Revitalising culture and ceremonies
Cultural knowledge is transferred through many different ceremonies and through everyday life. Wampurrkujarra (Karajarri Law) is a critical element of passing on Pukarrikarra (Dreamtime) knowledge to young generations and in progressing young boys into manhood. Wampurrkujarra requires the whole community to be involved in various ceremonies with law bosses and family members carrying out duties depending on their relationships. (Healthy Country Plan)
Mervyn stated that some traditional ceremonies haven’t been performed for many, many years; and as a result of the cultural Karajarri Cultural database, these ceremonies are being revitalised. For example, in late 2019 the Mijilmilmyia Lore Revitalisation – a traditional ceremony was performed in Broome that hadn’t been performed for 50 years.
Family and friends (many from across the Kimberley region and southern parts of Western Australia) gathered at Mijilmilmyia to take part in welcoming and bringing out thirteen young men from the bush; and provided support to all experiencing Aboriginal cultural lore ceremony for the first time.
This activity supported cultural travel across native title boundaries for youth and elders. It led to the strengthening of family ties and inter-group relationships as well the revitalisation of over 50 songs which were practiced and secured by Karajarri singers, including up to 50 young boys.
And later this month, a pearl shell ceremony will be performed. This will revitalise a ceremony that hasn’t practised for 30–40 years.
Mervyn described learning songs from his elders when he was a boy and remembering how it took a long time to learn how to twist his tongue (maru) the right way. Songs his grandfather past down – Pintirri – he is now teaching to young people; the importance and meaning of these songs, performing and singing them properly…and twisting maru correctly. The pintirri came from yatangal or ‘spirit’ form which comes in dreams. Mervyns grandfather walked around places in his dreams which gave him songs. The cultural importance of places, animals, country and water holes are held in these songs.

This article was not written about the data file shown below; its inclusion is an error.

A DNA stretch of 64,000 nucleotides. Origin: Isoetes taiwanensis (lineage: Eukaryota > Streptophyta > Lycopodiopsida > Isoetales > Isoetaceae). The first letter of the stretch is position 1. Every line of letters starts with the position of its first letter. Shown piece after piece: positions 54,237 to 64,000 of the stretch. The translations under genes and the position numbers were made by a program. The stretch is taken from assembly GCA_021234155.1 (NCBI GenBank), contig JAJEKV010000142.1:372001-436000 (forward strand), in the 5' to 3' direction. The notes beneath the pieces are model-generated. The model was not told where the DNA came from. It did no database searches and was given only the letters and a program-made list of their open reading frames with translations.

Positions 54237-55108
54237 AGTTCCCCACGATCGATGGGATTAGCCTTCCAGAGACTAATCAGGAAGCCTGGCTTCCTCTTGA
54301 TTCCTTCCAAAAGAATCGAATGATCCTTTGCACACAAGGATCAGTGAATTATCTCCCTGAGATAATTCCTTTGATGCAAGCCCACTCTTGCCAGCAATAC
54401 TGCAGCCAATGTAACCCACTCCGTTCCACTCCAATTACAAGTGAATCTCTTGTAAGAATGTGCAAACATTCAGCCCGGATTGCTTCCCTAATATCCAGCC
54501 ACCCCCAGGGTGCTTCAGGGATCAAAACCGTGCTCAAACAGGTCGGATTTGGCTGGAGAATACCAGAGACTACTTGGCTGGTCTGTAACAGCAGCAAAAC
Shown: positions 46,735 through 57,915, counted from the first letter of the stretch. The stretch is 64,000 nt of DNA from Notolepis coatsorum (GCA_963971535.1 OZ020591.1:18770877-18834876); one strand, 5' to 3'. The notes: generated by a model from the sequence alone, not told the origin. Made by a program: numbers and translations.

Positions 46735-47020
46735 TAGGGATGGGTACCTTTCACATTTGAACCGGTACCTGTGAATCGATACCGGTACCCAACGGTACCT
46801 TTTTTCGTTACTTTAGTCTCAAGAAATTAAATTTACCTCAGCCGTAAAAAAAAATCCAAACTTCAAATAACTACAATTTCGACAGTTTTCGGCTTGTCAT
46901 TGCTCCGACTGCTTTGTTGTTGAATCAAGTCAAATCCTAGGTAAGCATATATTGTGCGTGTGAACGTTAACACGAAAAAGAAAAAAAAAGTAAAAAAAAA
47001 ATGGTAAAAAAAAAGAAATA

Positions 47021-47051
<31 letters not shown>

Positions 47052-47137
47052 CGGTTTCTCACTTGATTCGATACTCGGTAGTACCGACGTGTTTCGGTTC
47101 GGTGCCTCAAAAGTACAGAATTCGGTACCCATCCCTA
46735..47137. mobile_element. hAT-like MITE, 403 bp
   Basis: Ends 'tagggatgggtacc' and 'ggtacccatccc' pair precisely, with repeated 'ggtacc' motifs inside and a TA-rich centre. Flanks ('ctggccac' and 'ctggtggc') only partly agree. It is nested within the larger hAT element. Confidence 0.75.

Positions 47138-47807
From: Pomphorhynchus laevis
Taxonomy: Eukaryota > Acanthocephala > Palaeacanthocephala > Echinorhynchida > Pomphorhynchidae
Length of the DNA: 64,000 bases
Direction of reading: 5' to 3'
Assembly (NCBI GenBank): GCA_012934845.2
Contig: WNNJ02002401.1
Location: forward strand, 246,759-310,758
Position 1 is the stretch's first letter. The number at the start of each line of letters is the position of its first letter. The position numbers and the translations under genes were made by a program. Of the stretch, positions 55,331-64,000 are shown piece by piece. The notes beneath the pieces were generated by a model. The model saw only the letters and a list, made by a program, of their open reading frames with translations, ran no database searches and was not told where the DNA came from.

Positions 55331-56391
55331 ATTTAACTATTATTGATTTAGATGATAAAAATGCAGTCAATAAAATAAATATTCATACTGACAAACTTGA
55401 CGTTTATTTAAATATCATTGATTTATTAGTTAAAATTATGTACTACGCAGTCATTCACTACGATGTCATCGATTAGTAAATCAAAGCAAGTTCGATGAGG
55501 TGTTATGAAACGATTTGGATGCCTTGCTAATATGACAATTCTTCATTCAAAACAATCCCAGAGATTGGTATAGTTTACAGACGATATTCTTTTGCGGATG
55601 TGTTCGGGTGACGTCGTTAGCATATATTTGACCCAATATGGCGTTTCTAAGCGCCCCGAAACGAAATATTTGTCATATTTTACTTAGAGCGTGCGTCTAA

With the Karajarri Cultural database, each song has a description of what the song is about and the lyrics in language. This has made it much easier of the kids to learn to the right sound and pronunciation.
Bush food book and seasonal calendar
Karajarri people traditionally live by the seasons, reading the signs to know when and where they should go to harvest the resources on country. (Healthy Country Plan)
The Karajarri women rangers have printed a book on bush foods which they have presented and shared with the kids at the school.
The Karajarri team are also working with scientists to learn more about their bush medicines. The TOs have the knowledge of what plants were used for and for what purposes; but are interested to know what ‘chemical’ or active ingredient is inside the plant.
“We would like to know more about the science side what is in this”, Mervyn said.
A related project is the development of a seasonal calendar using information and stories from the Karajarri Cultural database and knowledge from the rangers. Once completed, the seasonal calendar will present the interaction around animals, plants, constellations, and how people use them in land management. The calendar will include a map of migratory patterns of animals and people (where they used to seasonally move), seasonal flowering and fruiting of plants and how that links with animals and hunting (for example, when a particular plant is in flower it means it’s time to hunt kangaroo).
How is the Karajarri Cultural database shared?
Currently the rangers have access to the database through Mervyn. The next step is to have meetings and workshops with the community to discuss making parts of the Karajarri Cultural database public, whilst retaining culturally important information private and offline.
10 Desert Project would like to thank Meryvn Malardy, Karajarri cultural coordinator. Find out more about the great work Karajari is doing on country – https://www.ktla.org.au/